• Intel Pentium 4 2200 (L2=512K);
    • ASUS P4T-E (i850);
    • 512 MBytes RDRAM PC800;
    • Quantum FB AS 20 GBytes;
    • Windows XP.

  • Pentium 4 2000 MHz based computer:
    • Intel Pentium 4 2000 (L2=512K);
    • ASUS P4T-E (i850);
    • 512 MBytes RDRAM PC800;
    • Quantum FB AS 20 GBytes;
    • Windows XP.

  • Pentium III 1000 MHz based computer:
    • Intel Pentium III 1000 MHz (133 MHz x 7.5)
    • Chaintech 6OJV2 (i815E);
    • 256 MBytes SDRAM PC133;
    • Seagate Barracuda IV 40 GBytes;
    • Windows XP.

  • Athlon XP 1666 MHz (2000+) based computer:
    • AMD Athlon XP 2000+
    • EPoX 8KHA+ (VIA KT266A);
    • 512 MBytes DDR SDRAM PC2100;
    • Fujutsu 20 GBytes;
    • Windows XP.

  • Athlon XP 1250 MHz based computer:
    • AMD Athlon XP 1250 MHz (100 MHz x 12.5)
    • EPoX 8KHA+ (VIA KT266A);
    • 512 MBytes DDR SDRAM PC2100;
    • Fujutsu 20 GBytes;
    • Windows XP.

  • Athlon 1000 MHz based computer:
    • AMD Athlon 1000 MHz (133 MHz x 7.5)
    • Joytech KT7E (VIA KT133A);
    • 256 MBytes SDRAM PC133;
    • Fujutsu 20 GBytes;
    • Windows XP.

  • Athlon 750 MHz based computer:
    • AMD Athlon 750 MHz (100 MHz x 7.5)
    • Joytech KT7E (VIA KT133A);
    • 256 MBytes SDRAM PC133;
    • Fujutsu 20 GBytes;
    • Windows XP.

The test system was coupled with ViewSonic P810 (21") and ViewSonic P817 (21") monitors.

In the tests we used NVIDIA's drivers of v28.32. VSync was off, S3TC was off.

For the comparative analyses we used the following cards:

  • ABIT Siluro GF3 Ti500 (NVIDIA GeForce3 Ti 500, 240/250(500)MHz, 64 MBytes);
  • ATI RADEON 8500 (RADEON 8500, 275/275(550)MHz, 64 MBytes, driver 6.052);
  • Joytech Apollo Devil Monster II RADEON 8500 (RADEON 8500LE, 250/250(500)MHz, 128 MBytes, driver 6.052, overclocked to 275/275 (550) MHz).

Test results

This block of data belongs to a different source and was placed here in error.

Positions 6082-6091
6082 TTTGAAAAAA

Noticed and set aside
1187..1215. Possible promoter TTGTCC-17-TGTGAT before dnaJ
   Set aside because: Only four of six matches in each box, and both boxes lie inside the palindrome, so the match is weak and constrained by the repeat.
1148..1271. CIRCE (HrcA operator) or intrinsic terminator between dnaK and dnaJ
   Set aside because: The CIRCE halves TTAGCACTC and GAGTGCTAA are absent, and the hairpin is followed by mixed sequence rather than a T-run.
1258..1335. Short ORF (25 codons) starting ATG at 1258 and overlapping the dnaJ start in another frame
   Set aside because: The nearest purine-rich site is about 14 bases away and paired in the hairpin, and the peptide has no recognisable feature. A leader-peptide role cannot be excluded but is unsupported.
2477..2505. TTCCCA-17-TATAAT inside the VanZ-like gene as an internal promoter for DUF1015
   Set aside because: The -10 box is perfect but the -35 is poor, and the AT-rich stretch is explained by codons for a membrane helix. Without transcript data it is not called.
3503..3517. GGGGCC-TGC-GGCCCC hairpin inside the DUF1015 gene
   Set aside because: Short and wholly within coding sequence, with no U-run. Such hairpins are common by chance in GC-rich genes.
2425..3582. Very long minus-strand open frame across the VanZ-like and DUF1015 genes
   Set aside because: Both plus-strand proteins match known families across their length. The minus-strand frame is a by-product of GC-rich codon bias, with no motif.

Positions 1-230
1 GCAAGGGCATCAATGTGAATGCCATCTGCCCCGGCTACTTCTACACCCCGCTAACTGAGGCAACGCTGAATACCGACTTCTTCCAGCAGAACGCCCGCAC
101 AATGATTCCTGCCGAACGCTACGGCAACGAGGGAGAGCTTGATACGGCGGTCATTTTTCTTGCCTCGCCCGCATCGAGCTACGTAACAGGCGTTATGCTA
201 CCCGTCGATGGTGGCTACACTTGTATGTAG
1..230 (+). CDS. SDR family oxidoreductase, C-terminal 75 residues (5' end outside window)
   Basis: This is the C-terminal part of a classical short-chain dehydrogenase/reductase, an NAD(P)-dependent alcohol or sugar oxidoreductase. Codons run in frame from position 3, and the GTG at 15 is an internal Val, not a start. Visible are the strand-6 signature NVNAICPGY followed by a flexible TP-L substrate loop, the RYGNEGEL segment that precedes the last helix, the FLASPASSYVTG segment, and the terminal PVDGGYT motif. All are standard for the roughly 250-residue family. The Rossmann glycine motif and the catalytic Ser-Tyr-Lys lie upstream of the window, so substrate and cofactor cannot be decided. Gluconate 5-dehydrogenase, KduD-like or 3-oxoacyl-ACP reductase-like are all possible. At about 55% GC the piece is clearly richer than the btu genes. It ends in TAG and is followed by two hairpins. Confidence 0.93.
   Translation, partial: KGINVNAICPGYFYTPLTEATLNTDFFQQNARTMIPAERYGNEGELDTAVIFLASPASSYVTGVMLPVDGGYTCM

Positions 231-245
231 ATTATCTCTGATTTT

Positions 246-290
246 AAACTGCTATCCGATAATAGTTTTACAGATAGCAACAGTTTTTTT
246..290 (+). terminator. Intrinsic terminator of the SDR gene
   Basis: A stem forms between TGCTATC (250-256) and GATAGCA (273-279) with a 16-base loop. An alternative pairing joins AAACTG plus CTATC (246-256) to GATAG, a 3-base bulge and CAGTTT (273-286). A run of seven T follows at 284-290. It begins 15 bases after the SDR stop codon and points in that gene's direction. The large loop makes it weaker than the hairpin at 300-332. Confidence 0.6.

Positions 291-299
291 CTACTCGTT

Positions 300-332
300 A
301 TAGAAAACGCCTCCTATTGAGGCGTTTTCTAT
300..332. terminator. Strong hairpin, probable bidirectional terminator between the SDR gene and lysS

The 2D quality is excellent, no problems up to 1600x1200x85 Hz.

For estimation of 3D quality we used:

  • 3DMark2001 SE (MadOnion) - a synthetic test which demonstrates operation of a card in DirectX 8.1.

The test was carried out in a 32-bit color mode with the anisotropic filtering enabled up to Level 8 for the GeForce4 and up to 16x degree for the RADEON 8500.Note that these tests continue the examination of the anisotropy operation on different platforms. The beginning can be found in the Palit Daytona GeForce4 Ti 4600 review, where we saw that the performance drop is very great when the anisotropy gets enabled!

3D Mark2001 SE

Game3 Low Details


Again we see that the speed of the Ti 4600 drops considerably with the anisotropy enabled, and the card starts losing to the RADEON 8500. I have found no differences in realization of this function in this test.


The situation is even worse for the Ti 4600.


Even the junior CPUs and less powerful platforms do not help, and the performance of the Ti 4600 at Level8 is equal to Ti 500.

As I mentioned already, NVIDIA have something wrong with the anisotropic filtering - it should be improved in case of the GeForce4 Ti. But it's wrong to compare directly both ways of anisotropy realization - of NVIDIA and ATI.

I don't give any screenshots of this test because it's impossible to find any differences between quality obtained on the GeForce4 Ti and RADEON 8500.



The situation is unpleasant, the cost of quality is too high.



And only here the RADEON 8500 yields to the Ti 4600 when the anisotropy is enabled.

No examples either because there is no difference between the RADEON 8500 and GeForce4 Ti in quality.


We finished examination of the awful performance drop of the GeForce4 Ti working with the activated anisotropy. However, I will return to it when new driver version appear (I just want to believe that it's not the chip to blame). It's sad to see such things with the card priced at $400... But there are a lot of users out there who know nothing about such filterings, and for them the GeForce4 Ti 4600 remains the fastest card for the spring 2002.

Like the Palit's card, the Joytech's model is a successful solution as a copy of the reference-card at a lower price (some $310 for the Joytech Apollo Bloody Monster II GeForce4 Ti 4600 in May 2002). Note that the price covers the VIVO (Video-In Video-Out).

For more complete characteristics of video cards of this and other classes see our 3Digest.


  • Excellent performance in modern 3D games (with anisotropy disabled);
  • High quality of the tested sample (a copy of the reference design);
  • Good overclocking potential;
  • VIVO / DVI;
  • The lowest prices for May 2002.


  • Awful performance drop when the anisotropy is enabled (it concerns all GeForce4 Ti cards).